Biogeosciences.jpg [7] This is a hot spring similar to the one that Thermus aquaticus was discovered in.

Interesting feature

The enzyme Taq polymerase is found in the bacterial species Thermus aquaticus. It is a class 4 enzyme, which is the Lyase class of enzymes. A lyase is an enzyme that catalyzes the lyses of a substrate generating a double bond. Taq polymerase is a DNA polymerase that allows the bacteria to replicate at the high temperatures of its environment due to its thermo stability. It is because of this property that makes Taq polymerase such an important commodity. Every organism contains DNA polymerase enzymes vital to their replication, but most will be denatured at high temperatures due to their protein composition.

The DNA polymerase found in Thermus aquaticus remains stable even at very high temperatures. Because of this stability it can be used in the process known as the polymerase chain reaction, or PCR. PCR is a technique used to amplify a piece of DNA by in vitro enzymatic replication. During PCR the DNA that is supposed to be replicated serves as the template, it can be of various lengths, and in different forms, it is also possible to achieve genetic manipulations. To complete a Polymerase chain reaction one has to add primers (the starting and ending units), a DNA polymerase, the building blocks called Deoxynucleotide triphosphates, a buffer solution (to establish a chemical environment the polymerase will function in) and various cations. Once all these components are mixed together, the reaction tube is placed in a thermal cycler, which heats and cools the sample to achieve the various steps in the PCR process. First the temperature is brought up to 94 to 98 degrees Celsius, to split the DNA into single strands. After a cooling period, during which the primers are attached to the DNA and the polymerase to the primers, the reaction tube and its content is reheated to about 75-80 degrees Celsius, a temperature at which the polymerase is most active. It works from the 5’ to the 3’ end of the DNA to synthesize a new DNA strand at about a thousand base-pairs per minute. After the process is completed the sample is cooled to accomplish elongation, and can be stored at about 4 to 15 degrees Celsius. If one were to use any other polymerase, it would be destroyed during the extreme temperatures necessary to split the DNA in half. This is why Taq polymerase is so important; it can be used over and over again in this chain reaction.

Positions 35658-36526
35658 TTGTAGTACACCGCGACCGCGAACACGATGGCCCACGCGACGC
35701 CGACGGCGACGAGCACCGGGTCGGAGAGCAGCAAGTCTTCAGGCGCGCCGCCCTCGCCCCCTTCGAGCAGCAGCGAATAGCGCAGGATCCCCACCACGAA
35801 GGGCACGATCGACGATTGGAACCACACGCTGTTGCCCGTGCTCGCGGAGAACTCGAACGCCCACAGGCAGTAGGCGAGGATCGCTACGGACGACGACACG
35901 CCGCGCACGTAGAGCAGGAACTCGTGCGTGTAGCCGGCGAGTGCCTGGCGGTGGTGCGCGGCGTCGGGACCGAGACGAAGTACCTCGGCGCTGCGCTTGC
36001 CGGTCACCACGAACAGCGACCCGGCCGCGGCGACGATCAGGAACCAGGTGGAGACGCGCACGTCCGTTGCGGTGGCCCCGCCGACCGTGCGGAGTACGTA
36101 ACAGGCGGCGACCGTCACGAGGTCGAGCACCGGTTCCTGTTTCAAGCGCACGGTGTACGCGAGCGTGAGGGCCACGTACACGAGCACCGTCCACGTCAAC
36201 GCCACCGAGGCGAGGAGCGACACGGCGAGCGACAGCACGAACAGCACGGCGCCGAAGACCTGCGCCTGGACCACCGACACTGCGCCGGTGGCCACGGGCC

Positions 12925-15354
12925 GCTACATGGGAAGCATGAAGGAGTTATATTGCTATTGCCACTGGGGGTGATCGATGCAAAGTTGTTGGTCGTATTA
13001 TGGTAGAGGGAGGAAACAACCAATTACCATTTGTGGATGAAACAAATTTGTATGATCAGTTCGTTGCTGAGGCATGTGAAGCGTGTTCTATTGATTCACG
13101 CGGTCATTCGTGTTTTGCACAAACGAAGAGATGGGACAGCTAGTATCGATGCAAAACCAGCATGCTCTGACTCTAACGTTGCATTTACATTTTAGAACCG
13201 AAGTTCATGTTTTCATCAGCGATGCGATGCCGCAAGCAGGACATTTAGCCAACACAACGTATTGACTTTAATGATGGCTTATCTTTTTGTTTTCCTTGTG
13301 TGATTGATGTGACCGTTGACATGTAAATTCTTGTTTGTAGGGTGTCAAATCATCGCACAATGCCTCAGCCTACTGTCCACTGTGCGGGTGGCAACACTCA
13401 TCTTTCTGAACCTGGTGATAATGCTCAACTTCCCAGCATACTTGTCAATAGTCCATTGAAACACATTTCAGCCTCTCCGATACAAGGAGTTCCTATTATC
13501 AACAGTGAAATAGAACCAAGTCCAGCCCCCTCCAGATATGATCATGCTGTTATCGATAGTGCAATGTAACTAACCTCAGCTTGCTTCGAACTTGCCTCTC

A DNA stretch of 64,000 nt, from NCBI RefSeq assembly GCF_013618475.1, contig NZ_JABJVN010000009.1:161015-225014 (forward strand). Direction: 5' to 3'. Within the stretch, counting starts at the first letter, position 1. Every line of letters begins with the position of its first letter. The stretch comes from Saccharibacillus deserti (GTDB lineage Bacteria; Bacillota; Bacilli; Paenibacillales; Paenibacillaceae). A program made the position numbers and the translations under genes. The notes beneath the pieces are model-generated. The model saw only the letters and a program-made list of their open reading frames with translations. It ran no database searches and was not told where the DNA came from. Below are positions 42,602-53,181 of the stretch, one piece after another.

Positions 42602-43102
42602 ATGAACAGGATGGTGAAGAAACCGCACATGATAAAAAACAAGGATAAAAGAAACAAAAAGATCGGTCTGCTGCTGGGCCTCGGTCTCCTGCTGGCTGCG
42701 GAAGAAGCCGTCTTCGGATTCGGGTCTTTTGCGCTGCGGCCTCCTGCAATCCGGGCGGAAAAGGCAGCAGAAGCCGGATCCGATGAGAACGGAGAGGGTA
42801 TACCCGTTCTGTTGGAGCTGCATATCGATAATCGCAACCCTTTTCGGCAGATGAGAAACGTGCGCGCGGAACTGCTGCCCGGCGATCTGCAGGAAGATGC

The technique of PCR was developed by Kary Mullis in 1983. He received the Nobel Prize for this accomplishment ten years later. The first time Taq polymerase was purified was in 1976 by Chien et al. The first time it was successfully cloned and expressed in another organism was in 1989 by Lawyer et al in a strain of E. coli. PCR is today widely used in DNA cloning and manipulation, the analysis of gene functions and mutations, for the diagnosis of hereditary and infectious diseases, and identification of genetic fingerprints as used in forensic science and paternity testing.

References

[1] Brock, Thomas D. and Mercedes R. Edwards. Journal of Bacteriology, Oct 1970, Vol 104. p 509-517. “Fine Structure of Thermus aquaticus, an Extreme Thermophile.”

[2] “Thermostable DNA Polymerases.” http://www.vivo.colostate.edu/hbooks/genetics/biotech/enzymes/hotpolys.html. 9/26/2007.

[3] “PCR (Polymerase Chain Reaction) – HIV: health and medical information about HIV and..” http://www.medicinenet.com/pcr_polymerase_chain_reaction/page2.htm. 9/25/2007.

[4] “Thermus aquatics.” Wikipedia. http://en.wikipedia.org/wiki/Thermus_aquaticus

[5] Townsend, Rich. "Terrestrial Life in Extreme Environments." http://zuserver2.star.ucl.ac.uk/~rhdt/diploma/lecture_6/. 2/18/2003.

[6] Biotechnology Handbooks 9 - Thermus Species. Edited by Richard Sharp and Ralph Williams. Published by Pelnum Press, NY. 1995.

[7] http://www.sci.uidaho.edu/guerrilla-hydrology/Images/biogeosciences.jpg

www.cabnr.unr.edu/howard/BCH406/lecture7.ppt_

 (http://www.cabnr.unr.edu/howard/BCH406/lecture7.ppt)  
  

http://www.le.ac.uk/bs/resources/bs2060/The%20Polymerase%20Chain%20Reaction%20(PCR).pdf

"History of PCR" (http://www.molecularstation.com/pcr/history-of-pcr/)

"Polymerase Chain Reaction"

 (http://www.accessexcellence.com/RC/CT/polymerase_chain_reaction.html) 
  

"Thermostable DNA Polymerases"

 (http://www.vivo.colostate.edu/hbooks/genetics/biotech/enzymes/hotpolys.html) 
  

"Investigations on the thermostability and function...[Protein Eng. 1997] -

 PubMed  Result" 
 (http://www.ncbi.nlm.nih.gov/sites/entrez?db=pubmed&cmd=Retrieve&dopt=AbstractPlus&list_uids=9514116&query_hl=6&itool=pubmed_docsum)
Personal tools